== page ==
Asthma occurs when the airways in your lungs (bronchial tubes) become inflamed and constricted. The muscles of the bronchial walls tighten, and your airways produce extra mucus that blocks your airways. Signs and symptoms of asthma range from minor wheezing to life-threatening asthma attacks.

Asthma can’t be cured, but its symptoms can be controlled. Management includes avoiding asthma triggers and tracking your symptoms. You may need to regularly take long-term control medications to prevent flare-ups and short-term “rescue” medications to control symptoms once they start. Asthma that isn’t under control can cause missed school and work or reduced productivity due to symptoms. Because in most people asthma changes over time, you’ll need to work closely with your doctor to track your signs and symptoms and adjust your treatment as needed.

You may wonder what allergies and asthma have in common besides a maddening ability to make you miserable. A lot, as it turns out. Allergies and asthma often occur together. In fact, allergic asthma (allergy-induced asthma) is the most common type of asthma in the United States.

If you have both allergies and asthma, the same substances that trigger your allergy symptoms can also inflame your airways, leading to asthma symptoms such as shortness of breath, wheezing and chest tightness.

For many people with asthma, their asthma symptoms are triggered by an allergy to airborne substances such as pollen, dust mites or pet dander. In some people, skin or food allergies can cause asthma symptoms.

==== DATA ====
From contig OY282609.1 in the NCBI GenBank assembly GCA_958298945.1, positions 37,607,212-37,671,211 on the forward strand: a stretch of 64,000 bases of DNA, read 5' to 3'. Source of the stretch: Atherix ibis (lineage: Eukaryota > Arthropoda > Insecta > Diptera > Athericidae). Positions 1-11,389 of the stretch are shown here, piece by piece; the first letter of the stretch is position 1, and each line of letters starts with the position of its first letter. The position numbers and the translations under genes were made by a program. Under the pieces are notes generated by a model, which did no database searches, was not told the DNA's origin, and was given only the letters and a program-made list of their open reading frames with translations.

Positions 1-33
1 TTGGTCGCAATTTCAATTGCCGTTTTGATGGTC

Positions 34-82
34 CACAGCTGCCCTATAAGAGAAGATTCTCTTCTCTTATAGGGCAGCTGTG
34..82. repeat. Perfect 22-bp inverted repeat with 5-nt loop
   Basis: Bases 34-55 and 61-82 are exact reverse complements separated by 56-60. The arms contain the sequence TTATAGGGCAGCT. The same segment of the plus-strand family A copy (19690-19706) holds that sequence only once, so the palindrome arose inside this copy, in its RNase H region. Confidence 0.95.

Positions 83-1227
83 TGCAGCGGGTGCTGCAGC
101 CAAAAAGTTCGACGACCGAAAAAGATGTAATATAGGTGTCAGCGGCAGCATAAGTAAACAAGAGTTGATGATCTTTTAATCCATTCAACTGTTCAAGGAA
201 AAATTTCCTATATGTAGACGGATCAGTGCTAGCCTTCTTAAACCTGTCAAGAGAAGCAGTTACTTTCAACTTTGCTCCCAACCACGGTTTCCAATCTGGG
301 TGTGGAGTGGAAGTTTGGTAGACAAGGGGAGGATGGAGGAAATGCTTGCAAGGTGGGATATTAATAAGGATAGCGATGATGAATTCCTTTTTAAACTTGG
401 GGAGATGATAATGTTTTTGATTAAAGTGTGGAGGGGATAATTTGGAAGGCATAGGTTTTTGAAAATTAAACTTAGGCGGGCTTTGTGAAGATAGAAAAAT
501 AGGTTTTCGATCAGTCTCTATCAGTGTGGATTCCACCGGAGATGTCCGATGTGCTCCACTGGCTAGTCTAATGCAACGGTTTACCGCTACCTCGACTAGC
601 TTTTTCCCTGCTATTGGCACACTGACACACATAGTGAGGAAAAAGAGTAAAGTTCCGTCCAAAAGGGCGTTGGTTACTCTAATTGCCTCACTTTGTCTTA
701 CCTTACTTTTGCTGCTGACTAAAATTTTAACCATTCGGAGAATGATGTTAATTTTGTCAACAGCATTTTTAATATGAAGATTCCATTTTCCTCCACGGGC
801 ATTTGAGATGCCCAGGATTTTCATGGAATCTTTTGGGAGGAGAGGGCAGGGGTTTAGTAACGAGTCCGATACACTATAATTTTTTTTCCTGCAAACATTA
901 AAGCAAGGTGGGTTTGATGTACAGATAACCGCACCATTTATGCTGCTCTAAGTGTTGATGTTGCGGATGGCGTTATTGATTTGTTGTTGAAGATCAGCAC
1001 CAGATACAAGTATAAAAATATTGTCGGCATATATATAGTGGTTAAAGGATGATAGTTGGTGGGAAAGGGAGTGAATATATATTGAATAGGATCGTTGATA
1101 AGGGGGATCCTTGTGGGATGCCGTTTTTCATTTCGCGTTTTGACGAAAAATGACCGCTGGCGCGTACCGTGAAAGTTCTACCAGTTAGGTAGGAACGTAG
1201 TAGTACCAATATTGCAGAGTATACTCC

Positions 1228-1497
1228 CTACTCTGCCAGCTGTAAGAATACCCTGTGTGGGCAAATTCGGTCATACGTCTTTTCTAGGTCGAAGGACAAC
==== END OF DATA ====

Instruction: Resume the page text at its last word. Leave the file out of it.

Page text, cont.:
Asthma signs and symptoms range from minor to severe, and vary from person to person. You may have mild symptoms such as infrequent wheezing, with occasional asthma attacks. Between episodes you may feel normal and have no trouble breathing. Or, you may have signs and symptoms such as coughing and wheezing all the time or have symptoms primarily at night or only during exercise.

Asthma signs and symptoms include:

  • Shortness of breath, coughing or wheezing
  • Chest tightness or pain
  • Problems sleeping caused by shortness of breath, coughing or wheezing
  • An audible whistling or wheezing sound when exhaling
  • Episodes of coughing or wheezing that are worsened by a respiratory virus such as a cold or flu

Signs that your asthma is probably getting worse include:

  • An increase in the severity and frequency of asthma signs and symptoms
  • A fall in peak flow rates as measured by a peak flow meter, a simple device used to check how well your lungs. working
  • An increased need to use bronchodilators – medications that open the airways by relaxing the surrounding muscles

To make an appointment for a consultation or treatment, call Dr. Michael McCormick’s office at (530) 888-1016.